The data during the investigation were subjected to statistical analysis by adopting appropriate method of analysis of variance as described by Panse and Sukhatme (2000). Before going for statistical analysis, all the observations in respect of field emergence (%) and incidence of diseases (%) were transformed into square root transformation values. The data recorded were analyzed using MS-Excel and OPSTAT as per the design of experiment. Whereas the variance ratios (F-value) were found significant at 5 per cent level of probality, the critical difference (CD) values were computed for making comparison among treatment means.
Emergence and growth parameters
 
Findings of the present study (Table 1) reveals that seed germination and plant height of fenugreek crop was not influenced significantly with the application different bioresource based seed production modules, though the height of the plants increased from germination to harvest irrespective of the treatments applied. Bioresource based Module-5 [Rhizobium (ST) + AMF and Trichoderma (SA) + Garlic and Drake (FA)] exhibited earliest days to germination (11.50), field emergence (92.47%) and days to 50 per cent flowering (87.67%) as compared to untreated control. Data of this study further showed that the number of branches per plant (11.90) and average number of leaves per plant (147.51) of fenugreek were significantly affected with the application of different bioresource based seed production modules. The plant height at 60, 90 days and at harvesting was significantly higher (20.08 cm, 38.97 cm and 48.60 cm, respectively) as compared to the rest of the modules.  Earlier workers (Lal et al., 2017; Karel et al., 2016 and Deswal et al., 2017) have also observed similar results after using organic modules for production of fenugreek. They were of the opinion that organic modules including Rhizobium seed treatment and soil application of AM fungi and Trichoderma enhanced the seed germination attributes because of the positive response of Rhizobium, AM fungi, Trichoderma in solubilizing and sequestration of many plants nutrients and their supply to the developing seedlings. The inoculation of bio-fertilizer like Rhizobium increases the number of such microorganisms in the soil rhizosphere and consequently improves the extent of microbiologically fixed nitrogen for plant growth (Saxena and Singh, 2019). The inoculation of AM fungi in soil also helped in enhancing the plant growth thereby resulting into early flowering (Sharma et al., 2005). The effect of seed inoculation with Rhizobium increased number of branches and showed a significant and positive result in improving nitrogen nutrient contents of plant (Malav et al., 2018). Similar results were observed by Badar et al., (2016) upon Rhizobium inoculation in increasing the number of leaves in fenugreek plants. The ability of Trichoderma spp. to produce phytohormones is also one of the factors in the increasing plant height (Chowdappa et al., 2013).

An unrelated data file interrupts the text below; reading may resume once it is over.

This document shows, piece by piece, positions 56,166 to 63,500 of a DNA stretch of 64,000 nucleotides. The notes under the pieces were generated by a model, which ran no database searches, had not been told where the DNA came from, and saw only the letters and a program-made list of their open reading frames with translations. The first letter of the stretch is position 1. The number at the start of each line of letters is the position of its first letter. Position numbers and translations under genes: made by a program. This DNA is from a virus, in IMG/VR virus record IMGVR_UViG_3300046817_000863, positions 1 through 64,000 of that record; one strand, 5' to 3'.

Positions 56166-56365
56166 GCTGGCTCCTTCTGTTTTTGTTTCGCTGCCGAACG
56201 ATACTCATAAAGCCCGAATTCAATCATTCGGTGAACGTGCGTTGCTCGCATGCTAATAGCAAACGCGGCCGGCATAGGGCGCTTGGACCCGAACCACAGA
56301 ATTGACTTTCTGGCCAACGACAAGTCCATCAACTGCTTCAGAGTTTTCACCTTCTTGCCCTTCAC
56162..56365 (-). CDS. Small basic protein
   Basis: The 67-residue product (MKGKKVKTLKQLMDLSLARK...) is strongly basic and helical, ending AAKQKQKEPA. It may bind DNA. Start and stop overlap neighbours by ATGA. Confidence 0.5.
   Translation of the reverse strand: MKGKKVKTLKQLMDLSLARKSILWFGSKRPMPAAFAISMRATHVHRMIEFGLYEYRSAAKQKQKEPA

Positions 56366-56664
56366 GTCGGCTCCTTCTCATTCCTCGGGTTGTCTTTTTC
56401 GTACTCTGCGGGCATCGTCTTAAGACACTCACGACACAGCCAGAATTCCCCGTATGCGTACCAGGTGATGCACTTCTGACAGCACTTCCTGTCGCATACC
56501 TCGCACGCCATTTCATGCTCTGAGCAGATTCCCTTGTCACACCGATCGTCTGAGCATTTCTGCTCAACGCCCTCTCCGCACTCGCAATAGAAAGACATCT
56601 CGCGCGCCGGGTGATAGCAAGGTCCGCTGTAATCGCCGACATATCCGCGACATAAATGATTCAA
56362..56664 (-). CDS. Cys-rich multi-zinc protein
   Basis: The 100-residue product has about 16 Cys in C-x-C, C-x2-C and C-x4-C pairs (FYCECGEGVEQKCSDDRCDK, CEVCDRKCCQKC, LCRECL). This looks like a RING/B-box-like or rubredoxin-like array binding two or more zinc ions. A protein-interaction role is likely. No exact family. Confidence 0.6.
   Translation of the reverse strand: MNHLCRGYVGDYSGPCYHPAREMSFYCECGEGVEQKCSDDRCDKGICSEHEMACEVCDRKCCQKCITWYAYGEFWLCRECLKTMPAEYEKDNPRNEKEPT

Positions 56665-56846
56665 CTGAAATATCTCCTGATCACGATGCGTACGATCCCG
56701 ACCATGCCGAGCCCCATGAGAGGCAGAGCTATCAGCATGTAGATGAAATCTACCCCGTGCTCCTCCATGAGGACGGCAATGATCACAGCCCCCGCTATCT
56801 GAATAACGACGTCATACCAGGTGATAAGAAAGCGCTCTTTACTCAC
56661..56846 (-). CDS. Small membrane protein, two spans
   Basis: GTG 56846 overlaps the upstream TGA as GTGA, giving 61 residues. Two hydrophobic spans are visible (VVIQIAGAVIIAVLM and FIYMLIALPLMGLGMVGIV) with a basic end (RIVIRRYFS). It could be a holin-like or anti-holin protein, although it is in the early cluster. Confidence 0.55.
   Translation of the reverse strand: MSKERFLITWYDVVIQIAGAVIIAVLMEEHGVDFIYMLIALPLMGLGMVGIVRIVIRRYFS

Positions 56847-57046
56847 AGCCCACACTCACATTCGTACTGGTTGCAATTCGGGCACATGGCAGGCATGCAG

Table 1: Effect of bioresource based seed production modules on emergence and growth parameters in Fenugreek.


 
Yield attributes